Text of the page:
“You can shay that again.”
“I want you to know I have no intention of pursuing her.”
The question hung in the night air, lingering for a few moments before Dodger comprehended what the driver was asking. Why couldn’t Dodger pursue Lelanea? They were both unattached, capable adults. Never mind the fact that one was working for the family of the other. And that one was more suited to marrying a prince than a run-of-the-mill security man. And that one was keeping the ex-lover’s spirit of the other from contacting her. Sure. When you took all of that into account, pursuing her would be a piece of cake.
A piece of poisonous cake with live bees for frosting, served on the backs of man-eating sharks swimming in a pool of toxic chemicals.
Dodger reckoned he could do without cake like that.
“It’s complicated,” Dodger admitted.
“If you shay show,” Ched said. “Not my plashe to play matchmaker, I shupposhe. I tried this onsh already. Didn’t do no good then neither.” The driver disappeared into the cab, taking his suspicion and doubletalk with him.
With a huff, Dodger headed on back to the camp even more frustrated than before. He supposed going to sleep was his only option left. Toying with the vial in his pants pocket, his mind wandering between the sexy Lelanea and Ched’s words, Dodger made his way through the waist-high grass as quietly as he could manage. Once back, he sat on his cot, staring at her tent, mulling over his choices. As long as Boon lingered, she could never love again. Which was fine, because, all things considered, Dodger couldn’t chase her. Yet even if he couldn’t pursue her, Dodger couldn’t spend the rest of life avoiding her. Then there was the matter of the spirit. It wasn’t fair to the young lady to keep her in limbo. She needed to move on. If not into Dodger’s arms, then on to someone more deserving of her affections.
She had to stop pining for Boon.
And Dodger had to help her.
“Lelanea?” Dodger whispered as he got to his feet. “Are you awake?”
All Dodger heard was the gentle snore from the doc’s tent.
“Lelanea,” he whispered at her tent flap. “I hate to wake you, but we need to talk. I’m coming in.” Dodger pushed aside the opening and ducked into the tent. “I know it’s a late hour, but I need to talk to you about …”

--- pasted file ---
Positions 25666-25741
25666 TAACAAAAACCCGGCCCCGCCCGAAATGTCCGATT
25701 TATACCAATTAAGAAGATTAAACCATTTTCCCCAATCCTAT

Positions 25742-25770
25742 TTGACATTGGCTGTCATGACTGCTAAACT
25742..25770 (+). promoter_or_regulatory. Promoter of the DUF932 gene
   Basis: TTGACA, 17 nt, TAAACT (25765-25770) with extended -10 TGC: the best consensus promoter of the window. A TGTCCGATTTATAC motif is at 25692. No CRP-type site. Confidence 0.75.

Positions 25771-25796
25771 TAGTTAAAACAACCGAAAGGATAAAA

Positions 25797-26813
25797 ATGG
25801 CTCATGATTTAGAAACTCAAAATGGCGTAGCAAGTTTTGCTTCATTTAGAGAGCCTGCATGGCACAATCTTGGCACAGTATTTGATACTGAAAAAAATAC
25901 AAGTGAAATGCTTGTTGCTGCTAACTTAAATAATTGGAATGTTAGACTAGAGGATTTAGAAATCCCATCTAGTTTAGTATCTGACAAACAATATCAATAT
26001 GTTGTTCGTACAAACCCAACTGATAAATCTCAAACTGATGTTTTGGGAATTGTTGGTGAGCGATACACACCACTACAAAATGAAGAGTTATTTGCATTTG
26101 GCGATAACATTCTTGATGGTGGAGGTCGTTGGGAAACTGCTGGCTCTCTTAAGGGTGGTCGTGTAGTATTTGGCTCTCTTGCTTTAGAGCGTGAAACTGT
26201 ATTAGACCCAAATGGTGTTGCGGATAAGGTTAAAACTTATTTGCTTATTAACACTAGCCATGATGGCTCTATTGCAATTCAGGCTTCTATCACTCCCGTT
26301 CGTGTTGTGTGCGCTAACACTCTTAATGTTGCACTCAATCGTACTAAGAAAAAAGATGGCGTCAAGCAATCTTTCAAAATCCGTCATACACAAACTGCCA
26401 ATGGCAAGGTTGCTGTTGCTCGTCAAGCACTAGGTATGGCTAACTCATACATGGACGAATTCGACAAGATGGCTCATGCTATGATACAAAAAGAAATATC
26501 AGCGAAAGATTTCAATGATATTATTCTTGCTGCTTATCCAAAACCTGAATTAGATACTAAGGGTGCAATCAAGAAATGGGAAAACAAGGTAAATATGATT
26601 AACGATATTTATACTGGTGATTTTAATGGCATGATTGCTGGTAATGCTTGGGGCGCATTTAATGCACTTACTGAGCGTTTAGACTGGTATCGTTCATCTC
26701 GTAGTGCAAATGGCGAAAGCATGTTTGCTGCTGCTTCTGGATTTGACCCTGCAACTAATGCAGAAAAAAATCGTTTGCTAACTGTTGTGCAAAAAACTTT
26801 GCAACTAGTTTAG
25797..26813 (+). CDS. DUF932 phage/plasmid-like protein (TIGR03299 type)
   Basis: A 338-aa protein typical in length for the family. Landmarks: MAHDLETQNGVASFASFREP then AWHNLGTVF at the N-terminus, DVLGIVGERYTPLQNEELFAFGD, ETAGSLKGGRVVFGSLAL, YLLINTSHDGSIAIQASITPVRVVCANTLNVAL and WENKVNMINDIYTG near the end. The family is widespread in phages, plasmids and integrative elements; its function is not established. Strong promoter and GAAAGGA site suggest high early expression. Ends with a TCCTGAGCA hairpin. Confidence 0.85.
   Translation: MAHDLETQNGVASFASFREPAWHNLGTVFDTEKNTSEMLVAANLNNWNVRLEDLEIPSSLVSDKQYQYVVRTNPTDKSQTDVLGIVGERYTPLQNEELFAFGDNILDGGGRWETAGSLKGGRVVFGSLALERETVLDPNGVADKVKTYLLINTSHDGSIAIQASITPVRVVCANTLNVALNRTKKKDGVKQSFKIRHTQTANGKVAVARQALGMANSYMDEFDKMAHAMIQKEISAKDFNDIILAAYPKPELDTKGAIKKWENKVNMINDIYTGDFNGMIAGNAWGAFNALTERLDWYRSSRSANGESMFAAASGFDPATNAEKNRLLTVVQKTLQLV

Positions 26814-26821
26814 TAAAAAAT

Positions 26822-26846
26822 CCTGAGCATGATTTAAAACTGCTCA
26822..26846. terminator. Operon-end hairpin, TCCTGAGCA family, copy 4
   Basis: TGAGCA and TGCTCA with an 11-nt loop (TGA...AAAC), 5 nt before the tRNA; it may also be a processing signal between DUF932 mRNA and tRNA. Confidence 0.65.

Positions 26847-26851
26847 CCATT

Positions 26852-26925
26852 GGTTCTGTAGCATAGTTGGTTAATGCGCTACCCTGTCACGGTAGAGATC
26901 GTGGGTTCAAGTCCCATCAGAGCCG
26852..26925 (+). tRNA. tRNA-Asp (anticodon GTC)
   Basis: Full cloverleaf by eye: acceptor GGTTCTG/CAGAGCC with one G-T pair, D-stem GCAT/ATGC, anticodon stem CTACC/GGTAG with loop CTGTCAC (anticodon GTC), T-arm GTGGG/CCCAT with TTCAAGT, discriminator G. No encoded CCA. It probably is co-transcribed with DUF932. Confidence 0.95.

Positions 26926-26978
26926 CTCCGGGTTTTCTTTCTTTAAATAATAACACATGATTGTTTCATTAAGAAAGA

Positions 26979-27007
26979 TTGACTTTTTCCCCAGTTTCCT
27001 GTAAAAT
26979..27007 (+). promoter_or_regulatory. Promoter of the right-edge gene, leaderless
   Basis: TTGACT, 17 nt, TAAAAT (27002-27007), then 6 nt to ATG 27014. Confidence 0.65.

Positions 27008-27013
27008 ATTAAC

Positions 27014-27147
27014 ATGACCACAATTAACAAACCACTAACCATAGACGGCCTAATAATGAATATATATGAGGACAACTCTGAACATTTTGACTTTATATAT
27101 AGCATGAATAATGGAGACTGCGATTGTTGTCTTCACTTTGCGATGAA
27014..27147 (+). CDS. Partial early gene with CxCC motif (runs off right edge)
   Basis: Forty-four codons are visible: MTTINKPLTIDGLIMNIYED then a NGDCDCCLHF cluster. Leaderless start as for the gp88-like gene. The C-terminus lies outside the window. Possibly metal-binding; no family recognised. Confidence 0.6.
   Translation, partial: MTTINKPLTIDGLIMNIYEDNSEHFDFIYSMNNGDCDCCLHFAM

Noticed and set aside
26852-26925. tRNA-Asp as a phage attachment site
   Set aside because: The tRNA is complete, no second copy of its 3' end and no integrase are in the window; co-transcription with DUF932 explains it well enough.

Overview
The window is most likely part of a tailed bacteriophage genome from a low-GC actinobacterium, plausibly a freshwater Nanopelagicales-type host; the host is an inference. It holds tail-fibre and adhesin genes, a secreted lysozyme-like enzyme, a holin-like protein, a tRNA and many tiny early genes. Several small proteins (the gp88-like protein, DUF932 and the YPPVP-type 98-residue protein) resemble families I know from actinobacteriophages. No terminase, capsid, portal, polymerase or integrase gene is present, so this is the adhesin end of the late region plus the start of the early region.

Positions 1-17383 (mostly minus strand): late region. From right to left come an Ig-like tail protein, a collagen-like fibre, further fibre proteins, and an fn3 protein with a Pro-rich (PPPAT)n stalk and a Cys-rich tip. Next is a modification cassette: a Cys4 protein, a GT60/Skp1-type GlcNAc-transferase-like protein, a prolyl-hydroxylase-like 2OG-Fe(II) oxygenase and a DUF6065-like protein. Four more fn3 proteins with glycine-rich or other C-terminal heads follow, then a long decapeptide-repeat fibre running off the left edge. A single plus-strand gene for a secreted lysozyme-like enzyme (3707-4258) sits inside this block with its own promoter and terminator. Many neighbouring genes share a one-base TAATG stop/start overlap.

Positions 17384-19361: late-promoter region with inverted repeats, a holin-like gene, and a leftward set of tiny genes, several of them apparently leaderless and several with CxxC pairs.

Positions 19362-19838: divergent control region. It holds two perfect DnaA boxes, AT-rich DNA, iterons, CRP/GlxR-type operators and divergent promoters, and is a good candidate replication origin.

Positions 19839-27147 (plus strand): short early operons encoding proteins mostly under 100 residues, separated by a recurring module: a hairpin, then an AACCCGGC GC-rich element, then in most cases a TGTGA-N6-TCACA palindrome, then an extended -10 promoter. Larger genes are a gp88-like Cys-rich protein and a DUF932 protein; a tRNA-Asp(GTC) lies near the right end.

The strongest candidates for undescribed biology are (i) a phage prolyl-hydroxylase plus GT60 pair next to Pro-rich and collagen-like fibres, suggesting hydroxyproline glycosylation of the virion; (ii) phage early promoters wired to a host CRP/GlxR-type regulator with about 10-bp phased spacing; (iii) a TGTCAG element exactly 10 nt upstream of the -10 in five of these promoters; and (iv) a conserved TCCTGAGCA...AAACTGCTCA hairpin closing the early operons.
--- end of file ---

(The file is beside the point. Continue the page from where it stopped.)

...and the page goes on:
Dodger went quiet when he realized he was talking to himself.
Lelanea wasn’t there.
“Lelanea?” he whispered as he flipped open the flap of each tent, careful not to wake the doc, searching for her. After this, he walked the breadth of the camp, twice, then made an even wider sweep, and still nothing. She wasn’t at the camp. Which left one place for her to be.
“Lelanea!” he shouted as he ran toward the train.
No answer came from the quiet line.
Dodger pushed himself hard, running to the front of the train, where he found Ched lying on his back, propped up on his elbows, staring at the stars. “Have you seen Lelanea?”
“Nope,” Ched said.
“She’s not at camp.”
“Maybe she went for a walk.”
Dodger glared at the moonlit silhouette of the driver. “A walk? In the dead of night?”
“Why not? It’sh a nish night. I might take one myshelf.”
“What is it with you people wanting to walk around in the dark?”
Ched shrugged. “Maybe she went to shee that feller.”
Which was just what Dodger was afraid the driver would say.
“He sheemed keen on talkin’ to her,” Ched said. “He shaid she could vishit any time, but that he would prefer she came to him at thish time of night. Maybe she took him up on it.”
“You’re kidding. Tell me you’re kidding. You have to be kidding.”
Dodger moaned in frustration and rubbed his tired eyes again. “I swear … it’s like trying to herd cats.” He couldn’t be sure, but he thought he heard the driver meow. He definitely heard the not-dead man chuckle.
This snapped what little remaining patience he had like a dry twig.
“Get back to the camp,” Dodger growled.
“Nope,” Ched said. “I think I’ll shtay here.”
“Get back to the camp!” Dodger yelled.
In the echo of this cry, Ched sat up slowly, turning his sallow eyes on Dodger without a word. He didn’t have to say anything. The sound of the driver cracking his knuckles and popping his neck was enough to send Dodger all kinds of warning signals.
“I was hired to protect y’all,” Dodger said, in a much softer voice. “Not just the doc and not just the train. As long as we are away from the line, my workload is doubled. But I can’t protect what I can’t see. From now on, I want all of you where I can watch you. Is that understood?”
Ched got to his feet, and Dodger readied himself for a fight, taking a wide stance and raising his fists. But instead of putting up his dukes, Ched nodded.
“Good man,” Dodger said. “Please go back and keep an eye on the doc. I’ll go and find Lelanea.”
“Yesh, shir,” Ched said, and strode away toward the camp. The driver didn’t sound happy about it, but then again, he never sounded happy about anything.
Dodger kept reminding himself of this as he made the long walk back to Michael’s farm.